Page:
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The Trojan horse


Helen of Troy: the attack on the walls of Troy
Ken Adam Artist
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Raoul Walsh was a sort of ‘press-on-regardless’ director, really tough guy, and I had to supervise, or I was his Art Director to... for the attack on the walls of Troy, we had to build enormous towers, which were set alight. And we had, sort of, built scaling ladders, which had something like a 9-inch tree trunk on either side, but to be sure that they fell in the same place we used to sink concrete blocks into the ground, and hinged these enormous [ladders]… so that they all would fall in the same direction. But they didn't.

And... well, it was a disaster in many ways because the heat given off by these blazing towers, attacking tower, the camera crews just went off, you see, and there was general panic, and the ladders came down and some of them, most of them, fortunately, where they were supposed to, but some didn't, and some poor Italian extras were very badly hurt, so we had a continuous ambulance service.

And there were also political things, they didn't like an American director. There were immediately sort of demonstrations and so on, and it wasn't very pleasant, but having said that we... I learnt a lot. I loved working with all these architects in... at Cinecittà. And... so I had really a... a very good time.

But it didn't end that well because we had six fire engines from the Rome Fire Department standing by when we were doing all those flames, shooting, and to be there when we were having lunch, you know, and we had lunch at the Commissariat at Cinecittà, and in the middle of lunch somebody came racing in, and said, 'The set is on fire'.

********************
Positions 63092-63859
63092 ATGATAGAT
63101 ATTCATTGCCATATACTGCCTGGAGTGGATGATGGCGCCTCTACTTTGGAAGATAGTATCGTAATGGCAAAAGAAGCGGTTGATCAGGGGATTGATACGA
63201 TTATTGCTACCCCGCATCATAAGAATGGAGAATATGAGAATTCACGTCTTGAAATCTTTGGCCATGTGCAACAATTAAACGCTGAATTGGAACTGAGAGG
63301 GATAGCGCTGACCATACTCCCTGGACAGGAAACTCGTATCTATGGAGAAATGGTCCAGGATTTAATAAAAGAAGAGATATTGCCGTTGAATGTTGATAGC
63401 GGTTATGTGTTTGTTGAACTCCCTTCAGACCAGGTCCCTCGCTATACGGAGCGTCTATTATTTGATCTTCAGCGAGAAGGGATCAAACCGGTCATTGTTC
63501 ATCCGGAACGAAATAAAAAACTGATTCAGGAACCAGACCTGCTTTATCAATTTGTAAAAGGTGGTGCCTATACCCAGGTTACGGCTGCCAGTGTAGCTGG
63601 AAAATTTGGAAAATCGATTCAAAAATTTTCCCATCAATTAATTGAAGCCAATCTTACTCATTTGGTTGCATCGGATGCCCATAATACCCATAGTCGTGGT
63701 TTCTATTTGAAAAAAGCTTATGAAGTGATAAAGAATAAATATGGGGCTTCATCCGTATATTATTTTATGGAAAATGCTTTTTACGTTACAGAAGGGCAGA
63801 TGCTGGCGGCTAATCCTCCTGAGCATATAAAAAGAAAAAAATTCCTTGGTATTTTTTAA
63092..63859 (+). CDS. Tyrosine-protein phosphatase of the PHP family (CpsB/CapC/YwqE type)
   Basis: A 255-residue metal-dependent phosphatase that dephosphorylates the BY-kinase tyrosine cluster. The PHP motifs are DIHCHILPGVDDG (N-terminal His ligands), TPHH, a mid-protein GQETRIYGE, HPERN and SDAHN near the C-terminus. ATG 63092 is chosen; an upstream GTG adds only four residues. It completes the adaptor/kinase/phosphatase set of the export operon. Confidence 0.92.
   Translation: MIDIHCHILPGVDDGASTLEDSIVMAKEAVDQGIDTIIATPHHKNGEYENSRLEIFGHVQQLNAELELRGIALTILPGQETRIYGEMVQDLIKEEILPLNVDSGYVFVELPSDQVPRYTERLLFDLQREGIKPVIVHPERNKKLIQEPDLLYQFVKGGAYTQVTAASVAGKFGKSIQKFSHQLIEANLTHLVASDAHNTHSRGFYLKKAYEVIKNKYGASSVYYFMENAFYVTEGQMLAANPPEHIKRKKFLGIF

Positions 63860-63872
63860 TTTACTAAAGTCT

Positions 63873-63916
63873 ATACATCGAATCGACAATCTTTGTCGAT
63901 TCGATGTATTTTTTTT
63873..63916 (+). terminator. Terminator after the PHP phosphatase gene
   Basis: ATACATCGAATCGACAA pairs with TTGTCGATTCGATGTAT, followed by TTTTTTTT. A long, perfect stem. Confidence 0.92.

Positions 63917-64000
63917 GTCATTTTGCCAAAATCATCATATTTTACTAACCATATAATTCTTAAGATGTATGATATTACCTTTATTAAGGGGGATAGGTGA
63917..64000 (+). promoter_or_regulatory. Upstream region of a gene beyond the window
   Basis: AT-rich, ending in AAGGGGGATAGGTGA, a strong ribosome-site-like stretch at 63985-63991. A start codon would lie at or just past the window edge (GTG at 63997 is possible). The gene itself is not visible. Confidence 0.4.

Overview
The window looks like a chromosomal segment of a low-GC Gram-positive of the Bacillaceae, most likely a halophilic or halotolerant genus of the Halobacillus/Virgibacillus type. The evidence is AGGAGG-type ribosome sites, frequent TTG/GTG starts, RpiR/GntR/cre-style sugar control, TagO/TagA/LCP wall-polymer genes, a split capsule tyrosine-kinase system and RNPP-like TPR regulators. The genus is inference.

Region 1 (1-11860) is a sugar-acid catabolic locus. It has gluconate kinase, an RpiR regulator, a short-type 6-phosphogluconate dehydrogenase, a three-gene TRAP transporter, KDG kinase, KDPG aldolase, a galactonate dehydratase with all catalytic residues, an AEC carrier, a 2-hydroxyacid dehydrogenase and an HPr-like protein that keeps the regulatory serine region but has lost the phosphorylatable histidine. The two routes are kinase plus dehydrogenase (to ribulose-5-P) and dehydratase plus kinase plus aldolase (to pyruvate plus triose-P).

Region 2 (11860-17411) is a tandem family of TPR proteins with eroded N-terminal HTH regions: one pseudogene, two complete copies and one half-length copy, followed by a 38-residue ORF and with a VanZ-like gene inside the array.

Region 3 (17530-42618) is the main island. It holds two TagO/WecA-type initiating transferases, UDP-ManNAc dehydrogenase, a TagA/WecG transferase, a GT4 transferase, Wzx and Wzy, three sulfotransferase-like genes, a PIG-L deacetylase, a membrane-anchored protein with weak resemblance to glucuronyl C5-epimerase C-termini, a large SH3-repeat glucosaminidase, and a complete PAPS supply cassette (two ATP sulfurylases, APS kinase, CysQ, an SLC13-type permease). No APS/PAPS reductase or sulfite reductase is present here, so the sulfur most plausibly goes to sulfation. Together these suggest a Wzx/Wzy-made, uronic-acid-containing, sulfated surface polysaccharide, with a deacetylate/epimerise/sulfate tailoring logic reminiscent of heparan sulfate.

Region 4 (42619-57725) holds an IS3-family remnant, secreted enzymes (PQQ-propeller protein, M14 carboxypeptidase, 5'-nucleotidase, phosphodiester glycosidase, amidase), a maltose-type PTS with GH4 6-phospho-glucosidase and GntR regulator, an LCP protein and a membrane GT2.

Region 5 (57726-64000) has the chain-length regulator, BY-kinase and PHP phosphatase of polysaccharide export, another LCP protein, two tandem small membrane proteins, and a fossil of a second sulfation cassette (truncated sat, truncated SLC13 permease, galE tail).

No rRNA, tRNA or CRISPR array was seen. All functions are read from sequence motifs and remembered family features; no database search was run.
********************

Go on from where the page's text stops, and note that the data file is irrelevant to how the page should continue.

So... the fire engines had also their lunch, and so had to rush out, you see, and try and extinguish... it was... and, the heat given off, I mean you could see it in Rome, was unbelievable, and the whole bloody set was burned down! Fortunately we... we had finished most of the sort of first unit shooting and I had to build some sort of cutting piece, as I didn't have to rebuild the whole set, but it was a very good experience.

Sir Kenneth Adam (1921-2016), OBE, born Klaus Hugo Adam, was a production designer famous for his set designs for the James Bond films of the 1960s and 1970s. Initially, he trained as an architect in London, but in October 1943, he became one of only two German-born fighter pilots to fly with the RAF in wartime. He joined 609 Squadron where he flew the Hawker Typhoon fighter bomber. After the war, he entered the film industry, initially as a draughtsman on This Was a Woman. His portfolio of work includes Barry Lyndon and The Madness of King George; he won an Oscar for both films. Having a close relationship with Stanley Kubrick, he also designed the set for the iconic war room in Dr Strangelove. Sir Ken Adam was knighted by Queen Elizabeth II in 2003.

Listeners: Christopher Sykes

Christopher Sykes is an independent documentary producer who has made a number of films about science and scientists for BBC TV, Channel Four, and PBS.

Tags: Troy, Helen of Troy, Italy, Cinecittà Studios, Rome, Raoul Walsh

Duration: 3 minutes, 41 seconds

Date story recorded: December 2010 and January 2011

Date story went live: 14 September 2011